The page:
Duarte Lobo (c.1565-1646)
During the early decades of the 17th century, complex polyphonic composition endured far longer on the Iberian peninsula than elsewhere in Europe and Duarte Lobo was one the finest Portuguese exponents of this increasingly old-fashioned art form. Like many other Portuguese musicians of the time, he studied with Manuel Mendes at Évora Cathedral (where Lobo later became the mestre de capela), later assuming the same role at Lisbon Cathedral. He is unique among Portuguese composers of the period, being the only one to have his music printed by the famous publishing house of Christophe Plantin in Antwerp, and his music appears to have circulated widely (though, like Philippe Rogier, some music seems to have been lost in the Great Lisbon Earthquake of 1755). As with Alonso Lobo in Spain, archaic devices – such as unrealised canons and ostinati – feature prominently in his music but so too do more modern “Baroque” techniques such as short solo passages and a sense of tonal harmony.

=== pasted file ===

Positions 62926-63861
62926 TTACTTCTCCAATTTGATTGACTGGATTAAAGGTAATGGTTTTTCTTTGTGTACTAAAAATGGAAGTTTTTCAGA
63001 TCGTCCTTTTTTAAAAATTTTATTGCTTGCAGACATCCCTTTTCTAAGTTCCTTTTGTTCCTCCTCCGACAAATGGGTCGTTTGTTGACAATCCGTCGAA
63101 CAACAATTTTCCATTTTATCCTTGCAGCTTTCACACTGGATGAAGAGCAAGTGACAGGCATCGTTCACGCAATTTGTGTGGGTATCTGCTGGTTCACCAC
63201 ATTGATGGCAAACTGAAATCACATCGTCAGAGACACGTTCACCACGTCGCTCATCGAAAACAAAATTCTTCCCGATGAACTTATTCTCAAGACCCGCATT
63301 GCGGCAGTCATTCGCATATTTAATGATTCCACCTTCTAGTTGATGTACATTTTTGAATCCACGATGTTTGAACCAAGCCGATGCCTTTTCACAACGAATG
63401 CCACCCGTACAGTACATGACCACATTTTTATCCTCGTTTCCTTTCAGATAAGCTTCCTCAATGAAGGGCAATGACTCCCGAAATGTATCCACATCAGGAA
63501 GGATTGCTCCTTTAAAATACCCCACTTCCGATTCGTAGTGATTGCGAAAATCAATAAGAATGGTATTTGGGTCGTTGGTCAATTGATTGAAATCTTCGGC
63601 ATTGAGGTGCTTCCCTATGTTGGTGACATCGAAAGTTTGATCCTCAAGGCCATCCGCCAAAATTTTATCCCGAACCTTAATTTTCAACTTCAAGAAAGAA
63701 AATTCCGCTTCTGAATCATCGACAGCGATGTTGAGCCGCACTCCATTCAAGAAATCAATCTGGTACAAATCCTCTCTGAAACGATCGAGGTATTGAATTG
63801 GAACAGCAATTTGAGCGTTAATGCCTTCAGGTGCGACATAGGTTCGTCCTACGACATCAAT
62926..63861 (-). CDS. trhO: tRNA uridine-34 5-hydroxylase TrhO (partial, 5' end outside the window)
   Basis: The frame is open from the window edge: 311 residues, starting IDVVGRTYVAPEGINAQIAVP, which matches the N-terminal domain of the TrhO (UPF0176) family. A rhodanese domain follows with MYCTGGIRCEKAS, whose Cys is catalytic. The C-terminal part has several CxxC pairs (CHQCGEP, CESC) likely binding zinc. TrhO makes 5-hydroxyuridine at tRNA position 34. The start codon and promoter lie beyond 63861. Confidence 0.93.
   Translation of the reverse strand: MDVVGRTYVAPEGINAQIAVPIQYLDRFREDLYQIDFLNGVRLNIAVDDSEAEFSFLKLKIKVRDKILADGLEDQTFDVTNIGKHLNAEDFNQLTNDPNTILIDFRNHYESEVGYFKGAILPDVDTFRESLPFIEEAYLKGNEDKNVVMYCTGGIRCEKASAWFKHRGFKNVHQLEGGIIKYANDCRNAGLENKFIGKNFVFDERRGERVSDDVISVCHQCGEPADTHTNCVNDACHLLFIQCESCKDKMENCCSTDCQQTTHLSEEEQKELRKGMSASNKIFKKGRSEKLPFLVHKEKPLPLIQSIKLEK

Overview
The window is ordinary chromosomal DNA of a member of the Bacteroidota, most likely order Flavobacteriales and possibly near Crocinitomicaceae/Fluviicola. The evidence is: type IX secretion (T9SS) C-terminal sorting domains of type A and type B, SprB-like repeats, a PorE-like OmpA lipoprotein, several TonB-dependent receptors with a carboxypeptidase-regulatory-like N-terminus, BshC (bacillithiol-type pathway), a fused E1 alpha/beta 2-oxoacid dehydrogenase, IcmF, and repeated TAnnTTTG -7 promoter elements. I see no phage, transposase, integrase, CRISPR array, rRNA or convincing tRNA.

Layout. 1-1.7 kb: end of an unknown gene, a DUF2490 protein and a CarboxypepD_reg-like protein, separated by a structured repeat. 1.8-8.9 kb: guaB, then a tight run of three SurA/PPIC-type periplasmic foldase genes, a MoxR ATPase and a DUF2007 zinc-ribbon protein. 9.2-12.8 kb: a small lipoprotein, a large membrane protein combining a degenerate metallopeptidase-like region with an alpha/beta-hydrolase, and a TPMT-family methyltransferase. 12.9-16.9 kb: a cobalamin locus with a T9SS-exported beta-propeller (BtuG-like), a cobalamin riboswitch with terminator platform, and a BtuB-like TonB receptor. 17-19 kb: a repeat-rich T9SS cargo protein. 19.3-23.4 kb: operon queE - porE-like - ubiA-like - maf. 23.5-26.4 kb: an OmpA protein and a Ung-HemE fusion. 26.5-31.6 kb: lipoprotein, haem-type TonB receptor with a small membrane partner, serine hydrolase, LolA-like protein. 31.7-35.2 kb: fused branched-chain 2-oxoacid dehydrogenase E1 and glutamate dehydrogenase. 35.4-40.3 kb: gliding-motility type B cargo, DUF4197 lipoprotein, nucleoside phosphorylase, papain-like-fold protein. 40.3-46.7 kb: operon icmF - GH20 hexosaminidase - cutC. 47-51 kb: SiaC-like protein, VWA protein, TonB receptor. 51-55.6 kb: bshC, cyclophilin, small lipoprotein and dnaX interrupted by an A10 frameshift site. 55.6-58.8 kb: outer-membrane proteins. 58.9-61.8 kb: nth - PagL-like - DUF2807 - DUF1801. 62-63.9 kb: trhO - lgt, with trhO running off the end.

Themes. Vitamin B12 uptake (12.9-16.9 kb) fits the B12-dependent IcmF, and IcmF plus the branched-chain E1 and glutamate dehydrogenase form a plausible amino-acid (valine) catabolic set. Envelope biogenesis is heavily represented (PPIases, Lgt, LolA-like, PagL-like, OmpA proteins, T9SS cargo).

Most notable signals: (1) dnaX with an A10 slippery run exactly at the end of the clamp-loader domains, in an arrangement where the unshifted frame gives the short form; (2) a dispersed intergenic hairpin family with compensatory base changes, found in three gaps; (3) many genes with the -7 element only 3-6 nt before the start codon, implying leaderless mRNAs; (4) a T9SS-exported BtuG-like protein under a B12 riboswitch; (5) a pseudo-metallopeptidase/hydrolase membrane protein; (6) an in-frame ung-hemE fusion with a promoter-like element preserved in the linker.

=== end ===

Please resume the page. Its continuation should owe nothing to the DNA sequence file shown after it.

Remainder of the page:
Missa Dum Aurora – ATBarB or SATB
Missa Hic est vere martyr – ATBarB or SATB
Magnificat Octavi toni – ATBarB or SATB
Missa Valde honorandus est – ATBarB or SATB